Monday, 30 July 2007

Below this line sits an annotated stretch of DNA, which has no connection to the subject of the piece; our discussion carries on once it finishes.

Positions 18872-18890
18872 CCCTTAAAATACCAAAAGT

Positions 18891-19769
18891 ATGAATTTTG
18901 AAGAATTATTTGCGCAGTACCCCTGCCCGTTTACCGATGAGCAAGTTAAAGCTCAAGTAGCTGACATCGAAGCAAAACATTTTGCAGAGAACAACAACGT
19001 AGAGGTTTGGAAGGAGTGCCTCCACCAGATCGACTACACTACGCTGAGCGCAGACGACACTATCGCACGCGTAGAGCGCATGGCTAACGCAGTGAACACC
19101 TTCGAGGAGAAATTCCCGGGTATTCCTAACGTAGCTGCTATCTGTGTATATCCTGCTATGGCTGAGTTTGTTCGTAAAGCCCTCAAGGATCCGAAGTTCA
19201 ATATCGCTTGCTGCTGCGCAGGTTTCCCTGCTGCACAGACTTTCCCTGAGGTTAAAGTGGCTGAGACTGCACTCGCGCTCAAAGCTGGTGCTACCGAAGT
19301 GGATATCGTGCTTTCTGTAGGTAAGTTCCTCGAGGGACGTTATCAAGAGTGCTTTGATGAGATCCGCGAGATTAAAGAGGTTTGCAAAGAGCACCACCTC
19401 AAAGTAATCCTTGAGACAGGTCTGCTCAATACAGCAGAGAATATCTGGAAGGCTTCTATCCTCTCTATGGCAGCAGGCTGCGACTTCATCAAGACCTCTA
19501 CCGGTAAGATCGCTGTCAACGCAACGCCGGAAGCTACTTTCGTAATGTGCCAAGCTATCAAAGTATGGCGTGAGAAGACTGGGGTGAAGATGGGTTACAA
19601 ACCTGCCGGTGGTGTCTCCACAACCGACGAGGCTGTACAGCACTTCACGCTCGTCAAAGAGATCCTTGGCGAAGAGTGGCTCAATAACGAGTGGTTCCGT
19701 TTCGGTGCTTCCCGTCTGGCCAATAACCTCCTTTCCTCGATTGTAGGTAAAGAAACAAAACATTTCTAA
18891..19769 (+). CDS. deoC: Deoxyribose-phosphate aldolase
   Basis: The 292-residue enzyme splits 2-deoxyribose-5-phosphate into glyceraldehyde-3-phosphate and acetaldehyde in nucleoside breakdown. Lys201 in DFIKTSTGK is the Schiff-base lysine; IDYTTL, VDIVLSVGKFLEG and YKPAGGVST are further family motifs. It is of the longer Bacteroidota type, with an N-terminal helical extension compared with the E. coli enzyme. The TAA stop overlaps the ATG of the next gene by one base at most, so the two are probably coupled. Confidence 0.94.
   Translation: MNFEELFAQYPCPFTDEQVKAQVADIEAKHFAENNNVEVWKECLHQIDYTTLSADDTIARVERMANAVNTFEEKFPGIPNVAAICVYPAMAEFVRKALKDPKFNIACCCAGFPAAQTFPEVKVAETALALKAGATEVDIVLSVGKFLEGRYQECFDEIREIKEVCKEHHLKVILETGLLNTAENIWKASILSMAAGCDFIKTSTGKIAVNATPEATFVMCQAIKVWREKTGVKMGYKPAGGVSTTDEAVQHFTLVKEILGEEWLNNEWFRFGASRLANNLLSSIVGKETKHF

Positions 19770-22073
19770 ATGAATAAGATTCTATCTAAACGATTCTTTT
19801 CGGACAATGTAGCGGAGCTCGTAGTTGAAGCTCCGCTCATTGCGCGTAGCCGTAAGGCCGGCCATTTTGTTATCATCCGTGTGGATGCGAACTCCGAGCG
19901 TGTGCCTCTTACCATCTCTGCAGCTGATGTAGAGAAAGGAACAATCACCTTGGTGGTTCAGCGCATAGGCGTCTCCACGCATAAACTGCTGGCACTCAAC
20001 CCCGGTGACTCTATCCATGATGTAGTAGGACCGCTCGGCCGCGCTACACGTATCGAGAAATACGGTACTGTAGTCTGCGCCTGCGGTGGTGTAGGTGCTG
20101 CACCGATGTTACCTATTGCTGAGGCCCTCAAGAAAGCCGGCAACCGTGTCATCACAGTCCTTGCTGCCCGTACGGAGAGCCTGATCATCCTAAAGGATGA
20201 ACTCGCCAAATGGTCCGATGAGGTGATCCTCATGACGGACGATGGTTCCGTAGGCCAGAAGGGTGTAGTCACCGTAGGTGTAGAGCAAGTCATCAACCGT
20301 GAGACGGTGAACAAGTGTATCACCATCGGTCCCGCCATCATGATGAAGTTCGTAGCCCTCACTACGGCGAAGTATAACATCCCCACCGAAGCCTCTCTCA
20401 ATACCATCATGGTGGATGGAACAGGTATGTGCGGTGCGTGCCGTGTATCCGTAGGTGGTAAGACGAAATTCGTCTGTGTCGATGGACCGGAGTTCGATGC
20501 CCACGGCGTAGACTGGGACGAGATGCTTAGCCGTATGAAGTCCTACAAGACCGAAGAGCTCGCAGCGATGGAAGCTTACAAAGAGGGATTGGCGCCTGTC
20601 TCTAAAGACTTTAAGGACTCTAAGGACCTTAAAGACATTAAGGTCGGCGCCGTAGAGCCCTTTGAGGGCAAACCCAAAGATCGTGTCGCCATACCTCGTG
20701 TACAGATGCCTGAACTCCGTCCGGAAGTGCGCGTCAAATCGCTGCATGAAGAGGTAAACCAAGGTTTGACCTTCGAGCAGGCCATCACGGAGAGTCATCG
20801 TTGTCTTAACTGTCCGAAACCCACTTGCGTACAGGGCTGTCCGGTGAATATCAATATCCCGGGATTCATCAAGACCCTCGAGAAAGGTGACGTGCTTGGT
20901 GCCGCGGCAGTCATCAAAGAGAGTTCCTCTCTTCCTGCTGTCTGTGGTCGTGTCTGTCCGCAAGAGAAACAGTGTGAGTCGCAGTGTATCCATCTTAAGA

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Youth centres: are we allowed to ask questions? The government's youth centres strategy, flagged up by the Guardian a couple weeks ago, has been announced. Some questions crossed my mind. 1. Will this scheme be inheriting from ippr its unfortunate over-emphasis on structure? ('Youth clubs should be vetted to ensure they offer structure and activity within secure environments... An element of compulsion should be introduced to young people’s participation in structured, positive extra-curricular activities... The proposed activities should be vetted to ensure the activities on offer will benefit the participants'). (I haven't made this up. Suggestions that ippr are advising Putin on his youth camps have not been confirmed). And how, we should ask, do their recommendations sit alongside the decline in the amount of structured sporting activity provided at most schools? I offered some thoughts on this previously, shaped partly by thoughts from publisher Geoffrey Mann, and I think it's pertinent to repeat the point that unstructured time with young people is absolutely crucial: as a precursor to structured activity such as sport, drama, or volunteering; as a precursor to the provision of advice, information and counselling; and as something very important in its own right, largely because of the value young people attach to the relationships that they build up with trusted non-judgmental adults who let them be themselves and who listen. 2. The strategy uses 'money sourced from unclaimed assets that lie in dormant bank accounts.' No problem with that, except to ask, is that what we've been waiting for all this time? The taxpayer can pay for a war in Iraq and a nuclear submarine, oh and there's the Olympic debt to look forward to. But wait, look, here's some loose change down the back of the Treasury settee, let's treat the kids. 3. Could officials please move away from the wretched Blair tradition of using the words 'national,' 'institute/academy' and 'leadership' in close proximity, if at all, when devising strategies? I'm prepared to be persuaded by some as-yet-unheard argument that we really really need a 'National Institute of Youth Leadership,' but it's hard to see where that will come from; meanwhile I reserve the right to be intensely sceptical ('realistic') about the combination of wasting money on new jobs for established professionals, and a continuing, apparently endless obsession with forming elites. Apart from that I welcome the strategy, let's get on with it.

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